It is currently Sat Dec 16, 2017 7:38 pm

All times are UTC - 7 hours





Post new topic Reply to topic  [ 51 posts ]  Go to page 1, 2, 3, 4  Next
Author Message
PostPosted: Sun Jan 08, 2017 2:11 pm 
Offline
User avatar

Joined: Sat Sep 07, 2013 2:59 pm
Posts: 1516
I experimented a bit with vertical scrolling and a status bar, but it doesn't seem to work the way I expected it.

At first the standard code for horizontal scrolling with a sprite 0 split:
Code:
; Set scrolling 0 and name table 0
; for the status bar.
LDA #0
STA PpuScroll
STA PpuScroll
LDA #%10010000
STA PpuCtrl

; Wait for sprite 0.
; (Done as a macro.)
WAIT_FOR_PPU_STATUS %01000000

; Set the scrolling position
; and name table for the level.
LDA scrollingPosition
STA PpuScroll
LDA #0
STA PpuScroll
LDA #%10010000
ORA nameTable
STA PpuCtrl

This one works correctly.

Now, I changed the scrolling position code to the following:

Code:
LDA scrollingPosition
STA PpuScroll
LDA #64
STA PpuScroll


Now, I expected the screen below the status bar to be shifted by 64 pixels.
I.e. if the left image is the regular screen, then one with a vertical scrolling of 64 would be the right image:
Attachment:
Example.PNG
Example.PNG [ 8.16 KiB | Viewed 1511 times ]


But the screen still looks like the left image.

It works fine if I set vertical scrolling right away, but when I try to change the scrolling position after the sprite 0 split, i.e. in the middle of the screen, it doesn't work.

Why is that the case? Why can horizontal scrolling be changed in the middle of the screen, but vertical scrolling cannot the way I tried it?

_________________
Available now: My game "City Trouble".
Website: https://megacatstudios.com/products/city-trouble
Trailer: https://youtu.be/IYXpP59qSxA
Gameplay: https://youtu.be/Eee0yurkIW4
German Retro Gamer article: http://i67.tinypic.com/345o108.jpg


Top
 Profile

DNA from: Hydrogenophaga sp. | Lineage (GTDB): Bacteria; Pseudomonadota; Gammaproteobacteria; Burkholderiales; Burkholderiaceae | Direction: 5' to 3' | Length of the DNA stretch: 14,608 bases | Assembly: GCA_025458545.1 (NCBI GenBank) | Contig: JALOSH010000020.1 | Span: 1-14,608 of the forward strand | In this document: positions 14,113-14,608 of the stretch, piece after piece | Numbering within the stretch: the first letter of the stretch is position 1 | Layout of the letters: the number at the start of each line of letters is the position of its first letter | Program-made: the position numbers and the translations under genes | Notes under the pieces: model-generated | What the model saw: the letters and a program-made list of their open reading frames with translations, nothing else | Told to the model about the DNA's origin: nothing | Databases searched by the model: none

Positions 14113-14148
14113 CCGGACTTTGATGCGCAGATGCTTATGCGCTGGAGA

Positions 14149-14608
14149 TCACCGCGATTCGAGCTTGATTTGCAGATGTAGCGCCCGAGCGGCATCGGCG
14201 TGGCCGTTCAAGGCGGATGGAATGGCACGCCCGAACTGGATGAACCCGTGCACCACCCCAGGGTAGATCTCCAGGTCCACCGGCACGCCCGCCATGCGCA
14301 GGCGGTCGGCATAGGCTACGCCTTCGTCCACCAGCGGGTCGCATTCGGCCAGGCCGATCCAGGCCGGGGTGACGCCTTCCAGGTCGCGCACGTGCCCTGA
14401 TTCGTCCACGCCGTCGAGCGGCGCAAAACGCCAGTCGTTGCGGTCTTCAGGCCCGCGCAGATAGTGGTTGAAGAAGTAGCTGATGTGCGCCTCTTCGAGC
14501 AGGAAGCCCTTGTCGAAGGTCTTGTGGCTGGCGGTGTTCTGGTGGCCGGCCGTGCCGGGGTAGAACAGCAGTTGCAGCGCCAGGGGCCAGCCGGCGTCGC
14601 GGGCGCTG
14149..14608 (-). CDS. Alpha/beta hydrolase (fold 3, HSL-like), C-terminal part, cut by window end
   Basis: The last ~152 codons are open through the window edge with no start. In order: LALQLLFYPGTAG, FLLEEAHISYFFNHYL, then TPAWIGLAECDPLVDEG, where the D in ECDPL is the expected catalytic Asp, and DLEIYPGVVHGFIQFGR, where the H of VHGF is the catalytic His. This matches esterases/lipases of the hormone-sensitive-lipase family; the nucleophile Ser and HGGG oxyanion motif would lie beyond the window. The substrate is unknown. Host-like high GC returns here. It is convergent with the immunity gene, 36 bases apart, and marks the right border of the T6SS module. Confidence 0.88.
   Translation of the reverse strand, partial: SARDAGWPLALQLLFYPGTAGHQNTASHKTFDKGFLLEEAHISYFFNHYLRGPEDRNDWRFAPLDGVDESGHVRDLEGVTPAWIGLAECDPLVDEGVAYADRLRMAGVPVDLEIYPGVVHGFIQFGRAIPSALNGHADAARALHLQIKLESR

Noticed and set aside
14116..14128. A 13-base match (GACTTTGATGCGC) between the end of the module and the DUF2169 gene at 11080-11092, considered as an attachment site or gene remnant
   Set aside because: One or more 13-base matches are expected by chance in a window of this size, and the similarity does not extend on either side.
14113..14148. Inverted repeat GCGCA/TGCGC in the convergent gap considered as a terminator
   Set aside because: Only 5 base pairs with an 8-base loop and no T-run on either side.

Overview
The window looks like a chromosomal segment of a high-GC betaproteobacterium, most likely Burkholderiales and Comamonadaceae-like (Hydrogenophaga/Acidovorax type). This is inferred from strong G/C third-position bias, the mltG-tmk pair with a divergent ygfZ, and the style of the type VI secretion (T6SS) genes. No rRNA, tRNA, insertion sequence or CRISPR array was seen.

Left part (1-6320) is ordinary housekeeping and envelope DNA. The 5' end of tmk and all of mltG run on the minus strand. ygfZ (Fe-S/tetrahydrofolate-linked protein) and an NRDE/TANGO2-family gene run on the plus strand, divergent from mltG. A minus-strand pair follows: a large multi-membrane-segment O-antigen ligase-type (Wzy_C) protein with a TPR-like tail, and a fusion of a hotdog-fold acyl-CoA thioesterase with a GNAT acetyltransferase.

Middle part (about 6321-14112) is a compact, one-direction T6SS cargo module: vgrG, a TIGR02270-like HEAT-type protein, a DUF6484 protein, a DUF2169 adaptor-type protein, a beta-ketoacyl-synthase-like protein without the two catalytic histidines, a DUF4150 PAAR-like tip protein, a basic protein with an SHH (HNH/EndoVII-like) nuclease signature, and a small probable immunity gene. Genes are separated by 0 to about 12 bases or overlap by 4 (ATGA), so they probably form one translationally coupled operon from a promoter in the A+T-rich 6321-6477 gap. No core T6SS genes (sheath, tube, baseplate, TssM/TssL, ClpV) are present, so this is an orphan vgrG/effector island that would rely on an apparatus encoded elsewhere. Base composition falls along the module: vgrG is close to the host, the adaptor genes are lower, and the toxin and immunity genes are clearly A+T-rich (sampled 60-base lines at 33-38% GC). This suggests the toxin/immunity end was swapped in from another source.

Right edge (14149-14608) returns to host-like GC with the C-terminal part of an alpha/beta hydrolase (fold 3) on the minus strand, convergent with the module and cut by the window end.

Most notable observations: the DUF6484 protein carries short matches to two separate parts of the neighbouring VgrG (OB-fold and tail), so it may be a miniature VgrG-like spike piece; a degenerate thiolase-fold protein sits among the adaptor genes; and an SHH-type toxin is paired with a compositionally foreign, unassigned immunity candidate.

PostPosted: Sun Jan 08, 2017 2:24 pm 
Offline
User avatar

Joined: Sat Feb 12, 2005 9:43 pm
Posts: 10166
Location: Rio de Janeiro - Brazil
The vertical scroll can't be changed mid-screen through normal means, because of the way the PPU renders the screen. The scroll register, $2005, only affects the temporary VRAM address register, and parts of this register are copied to the actual VRAM address at key moments. At the beginning of the picture, everything is copied, but during rendering, only the X component is copied every scanline, so that the PPU can start each scanline from the left. The Y coordinate is only incremented from the initial value during the whole picture, which is why changing the temporary VRAM address does nothing.

To force a VRAM address update, you have to write to $2006. If you only need to "snap" to whole tiles, which is probably the case with a status bar, 2 $2006 writes will do, but if you need pixel-perfect precision you might need the infamous $2006/5/5/6 trick.

The layout of the bits for the $2006 writes is:

Code:
76543210
*yyyNNYY (first write)
YYYXXXXX (second write)

XXXXX - coarse X scroll
YYYYY - coarse Y scroll
NN - name table
yyy - fine Y scroll

Note that the fine X scroll is stored somewhere else, so you still need a $2005 write if you want to change it.

The need for combining $2006 and $2005 writes for pixel-perfect scrolling arises from the fact that the highest bit of the fine Y scroll is automatically cleared by the PPU on the first write to $2006, so the only way to set it by using a $2006/5/5/6 sequence. Only on the final $2006 write the VRAM address register is changed.

EDIT: This is what the "The skinny on NES scrolling" document is all about. It describes how and when the temporary VRAM register and the actual VRAM register are changed.


Last edited by tokumaru on Sun Jan 08, 2017 2:38 pm, edited 1 time in total.

Top
 Profile  
 
PostPosted: Sun Jan 08, 2017 2:38 pm 
Offline
User avatar

Joined: Sat Sep 07, 2013 2:59 pm
Posts: 1516
Alright, looks like it's not a mundane issue and I need to do some more research.

Which specific technique did "The Legend of Zelda" use when the screen scrolls vertically while the status bar remains in place?

_________________
Available now: My game "City Trouble".
Website: https://megacatstudios.com/products/city-trouble
Trailer: https://youtu.be/IYXpP59qSxA
Gameplay: https://youtu.be/Eee0yurkIW4
German Retro Gamer article: http://i67.tinypic.com/345o108.jpg


Top
 Profile  
 
PostPosted: Sun Jan 08, 2017 3:15 pm 
Offline
User avatar

Joined: Sun Sep 19, 2004 9:28 pm
Posts: 3192
Location: Mountain View, CA, USA
I believe Zelda 1 uses a combination of switching to single-screen mirroring (since it uses MMC1) and some of what tokumaru described above. It doesn't appear to use sprite 0 hit (just in case someone brings that up -- I checked in NO$NES).